But, we forgot something.  Something that is so important that it can sidetrack and de-rail EVERYTHING we have learned.  Something that threatens our athletes and us.  What comes before “First Aid”?

Anyone that chooses a profession of service (or are a parent) all fall into this – if you neglect to care for yourself, you CANNOT take care of others.  Anyone that has ever flown knows the speech with the flight attendants stand up and hold the mask – put yours on first. If you are unconscious, you are a burden to someone else.  We learn how to care for others, but we neglect ourselves.

I get it.  You are busy.  WAKE UP CALL – Everyone is busy.  If you are going to ask your athletes (or your kids) to take part in their treatment, you have to take part in your treatment.  If you are an ATC and your knee hurts, that is YOUR FAULT.  Quit complaining and do something about it – be an athletic trainer and fix your knee, or ask a colleague to look at it.  It’s your knee – YOU are the only one that can fix it.  We get to choose the mindset that we approach life with – you’re the hammer or your the nail.  If you want to be the hammer, you can’t act like a nail.  Take control of what you can control.

Every day each of us should take 30-60 minutes to take care of ourselves.  Here is why that is not selfish – if you are broken or not functioning at 100% you are depriving and limiting the care you are providing with those you are entrusted with caring for.  Being at 50% limits your effectiveness.  What is your outlet, what is it that you do to take care of you?  Personally, every day I read some work of fiction.  I use the word ‘read’ loosely – I use Audible to listen to fiction every day.  45-60 minutes every day I sneak in a workout – sometimes structured, sometimes not.  I coach my kids’ basketball team 2 nights a week – they think it is for them (and so did I initially), but the truth is I get more out of that 4 hours of detachment from the real world than they do.  When I get the opportunity, I go to the shooting range and shoot (if I don’t get to do this 2-3 times per month, I get in a nasty mood).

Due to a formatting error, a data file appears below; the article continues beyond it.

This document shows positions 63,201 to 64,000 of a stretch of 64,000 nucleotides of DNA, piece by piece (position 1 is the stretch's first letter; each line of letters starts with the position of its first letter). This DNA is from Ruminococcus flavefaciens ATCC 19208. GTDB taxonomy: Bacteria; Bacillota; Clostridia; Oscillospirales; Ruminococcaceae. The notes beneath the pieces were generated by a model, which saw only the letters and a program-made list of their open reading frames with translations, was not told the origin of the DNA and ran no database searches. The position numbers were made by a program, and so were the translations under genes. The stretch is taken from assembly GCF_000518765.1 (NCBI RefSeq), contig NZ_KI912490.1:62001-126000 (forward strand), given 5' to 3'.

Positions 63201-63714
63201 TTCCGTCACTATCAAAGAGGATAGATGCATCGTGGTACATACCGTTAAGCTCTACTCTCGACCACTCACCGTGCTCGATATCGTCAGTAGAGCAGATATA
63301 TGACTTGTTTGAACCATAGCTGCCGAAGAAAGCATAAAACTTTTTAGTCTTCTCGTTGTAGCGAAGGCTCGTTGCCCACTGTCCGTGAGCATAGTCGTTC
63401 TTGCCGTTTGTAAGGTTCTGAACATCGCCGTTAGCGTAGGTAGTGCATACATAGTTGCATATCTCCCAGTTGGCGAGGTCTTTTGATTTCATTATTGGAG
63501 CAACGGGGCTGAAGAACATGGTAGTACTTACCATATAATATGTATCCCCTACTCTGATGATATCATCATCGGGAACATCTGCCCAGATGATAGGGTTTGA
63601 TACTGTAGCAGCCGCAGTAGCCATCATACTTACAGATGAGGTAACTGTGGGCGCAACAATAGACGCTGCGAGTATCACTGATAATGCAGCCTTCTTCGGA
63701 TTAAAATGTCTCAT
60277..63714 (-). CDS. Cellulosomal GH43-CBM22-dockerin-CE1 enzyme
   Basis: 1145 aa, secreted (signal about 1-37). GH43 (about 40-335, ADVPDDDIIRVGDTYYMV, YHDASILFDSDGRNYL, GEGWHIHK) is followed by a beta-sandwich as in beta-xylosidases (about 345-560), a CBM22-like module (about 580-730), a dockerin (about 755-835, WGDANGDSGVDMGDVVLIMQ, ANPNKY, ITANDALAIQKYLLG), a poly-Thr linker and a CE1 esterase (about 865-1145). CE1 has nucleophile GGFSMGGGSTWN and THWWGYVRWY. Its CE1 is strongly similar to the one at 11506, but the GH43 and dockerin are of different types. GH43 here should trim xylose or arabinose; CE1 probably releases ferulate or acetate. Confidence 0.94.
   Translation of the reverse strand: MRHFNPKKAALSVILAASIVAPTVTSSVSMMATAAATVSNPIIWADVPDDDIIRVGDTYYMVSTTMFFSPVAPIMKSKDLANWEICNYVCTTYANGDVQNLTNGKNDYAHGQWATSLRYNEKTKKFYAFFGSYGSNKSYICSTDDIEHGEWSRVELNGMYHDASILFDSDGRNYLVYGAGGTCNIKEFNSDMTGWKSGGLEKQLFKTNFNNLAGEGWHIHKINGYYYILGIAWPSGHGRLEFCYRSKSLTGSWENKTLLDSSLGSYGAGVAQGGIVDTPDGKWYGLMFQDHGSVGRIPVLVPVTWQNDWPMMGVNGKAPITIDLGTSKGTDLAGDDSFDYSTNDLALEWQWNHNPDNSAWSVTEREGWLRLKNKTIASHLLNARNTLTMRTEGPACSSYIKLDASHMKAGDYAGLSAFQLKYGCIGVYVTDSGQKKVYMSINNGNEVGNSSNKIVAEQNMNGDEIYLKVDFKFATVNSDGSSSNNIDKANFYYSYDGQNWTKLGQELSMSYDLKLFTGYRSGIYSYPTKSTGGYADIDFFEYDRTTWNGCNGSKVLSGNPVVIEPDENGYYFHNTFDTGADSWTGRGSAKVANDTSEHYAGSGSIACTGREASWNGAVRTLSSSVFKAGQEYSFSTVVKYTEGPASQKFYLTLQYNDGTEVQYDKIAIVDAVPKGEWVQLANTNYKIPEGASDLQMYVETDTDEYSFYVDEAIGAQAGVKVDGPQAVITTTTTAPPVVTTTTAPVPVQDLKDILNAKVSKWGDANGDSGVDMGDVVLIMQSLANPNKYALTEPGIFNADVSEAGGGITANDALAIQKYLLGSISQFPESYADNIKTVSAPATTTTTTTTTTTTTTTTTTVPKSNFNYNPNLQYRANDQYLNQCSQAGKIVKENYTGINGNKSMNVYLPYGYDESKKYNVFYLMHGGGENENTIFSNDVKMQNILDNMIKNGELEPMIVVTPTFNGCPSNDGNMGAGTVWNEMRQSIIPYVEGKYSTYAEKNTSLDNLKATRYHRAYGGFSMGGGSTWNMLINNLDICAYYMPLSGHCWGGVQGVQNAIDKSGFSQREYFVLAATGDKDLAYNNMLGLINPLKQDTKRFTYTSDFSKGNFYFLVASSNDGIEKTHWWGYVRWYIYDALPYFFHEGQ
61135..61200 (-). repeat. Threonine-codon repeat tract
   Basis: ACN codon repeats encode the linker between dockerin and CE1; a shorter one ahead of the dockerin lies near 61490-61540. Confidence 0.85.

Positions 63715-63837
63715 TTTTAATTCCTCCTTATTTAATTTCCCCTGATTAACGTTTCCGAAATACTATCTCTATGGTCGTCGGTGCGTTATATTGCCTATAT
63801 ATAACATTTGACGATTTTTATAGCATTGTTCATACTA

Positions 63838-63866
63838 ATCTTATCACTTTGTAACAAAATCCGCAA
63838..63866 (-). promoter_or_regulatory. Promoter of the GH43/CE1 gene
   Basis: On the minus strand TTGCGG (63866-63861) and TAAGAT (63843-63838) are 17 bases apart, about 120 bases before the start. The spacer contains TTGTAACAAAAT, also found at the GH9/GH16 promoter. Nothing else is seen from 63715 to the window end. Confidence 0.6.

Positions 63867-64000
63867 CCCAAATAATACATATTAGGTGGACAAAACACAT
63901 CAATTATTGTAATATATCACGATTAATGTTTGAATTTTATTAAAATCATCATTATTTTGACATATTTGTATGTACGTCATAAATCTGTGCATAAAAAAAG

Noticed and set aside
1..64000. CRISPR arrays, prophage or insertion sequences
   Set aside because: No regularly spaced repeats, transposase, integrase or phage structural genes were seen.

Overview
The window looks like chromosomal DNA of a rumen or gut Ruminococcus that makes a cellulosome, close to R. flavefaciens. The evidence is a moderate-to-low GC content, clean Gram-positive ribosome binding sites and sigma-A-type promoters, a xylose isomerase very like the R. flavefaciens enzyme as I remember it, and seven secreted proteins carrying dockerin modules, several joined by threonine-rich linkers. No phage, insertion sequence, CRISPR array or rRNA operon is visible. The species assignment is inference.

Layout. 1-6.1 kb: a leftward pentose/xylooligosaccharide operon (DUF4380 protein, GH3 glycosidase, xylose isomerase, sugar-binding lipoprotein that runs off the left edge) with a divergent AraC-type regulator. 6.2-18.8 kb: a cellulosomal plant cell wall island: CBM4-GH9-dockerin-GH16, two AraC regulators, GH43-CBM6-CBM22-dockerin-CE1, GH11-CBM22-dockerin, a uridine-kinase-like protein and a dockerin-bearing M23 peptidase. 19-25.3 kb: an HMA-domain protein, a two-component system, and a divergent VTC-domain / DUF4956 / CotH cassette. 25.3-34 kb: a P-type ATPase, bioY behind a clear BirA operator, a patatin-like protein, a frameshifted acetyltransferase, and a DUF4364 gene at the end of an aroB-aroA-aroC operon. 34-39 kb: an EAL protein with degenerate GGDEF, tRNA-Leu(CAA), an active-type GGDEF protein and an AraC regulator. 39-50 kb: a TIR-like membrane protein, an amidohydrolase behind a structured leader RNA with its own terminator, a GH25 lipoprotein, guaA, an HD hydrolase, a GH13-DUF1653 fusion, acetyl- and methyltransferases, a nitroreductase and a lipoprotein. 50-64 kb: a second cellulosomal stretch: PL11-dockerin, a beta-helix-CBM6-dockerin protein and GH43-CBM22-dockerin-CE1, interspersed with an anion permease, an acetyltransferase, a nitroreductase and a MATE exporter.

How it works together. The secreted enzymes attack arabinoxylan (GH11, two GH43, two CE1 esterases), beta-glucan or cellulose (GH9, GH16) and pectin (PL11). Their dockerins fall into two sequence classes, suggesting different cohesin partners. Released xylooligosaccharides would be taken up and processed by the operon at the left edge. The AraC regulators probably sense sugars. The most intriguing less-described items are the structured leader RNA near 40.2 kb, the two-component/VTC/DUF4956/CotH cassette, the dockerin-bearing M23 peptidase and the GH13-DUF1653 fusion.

Seems like a lot, but a lot of people look to me for direction and support – if I’m not 100% every day they feel it, not me.  Here is the other thing I figured out – I can get a lot of stuff done from 4:45am-6:30am.  When the rest of my house wakes up, I’m ready to be a dad, husband, and alpha dog (to my boxer). As soon as I get in my truck at 7:40am, I’m prepared to be a clinic manager, a clinician, faculty member, small business owner, and gopher.  I MAKE time every day so that I can be everything I need to be.  I control what I can, and make sure I’m ready to adapt to what I cannot control – if I’ve got things holding me back I can’t be at 100%. Taking care of you is what allows you to serve others better.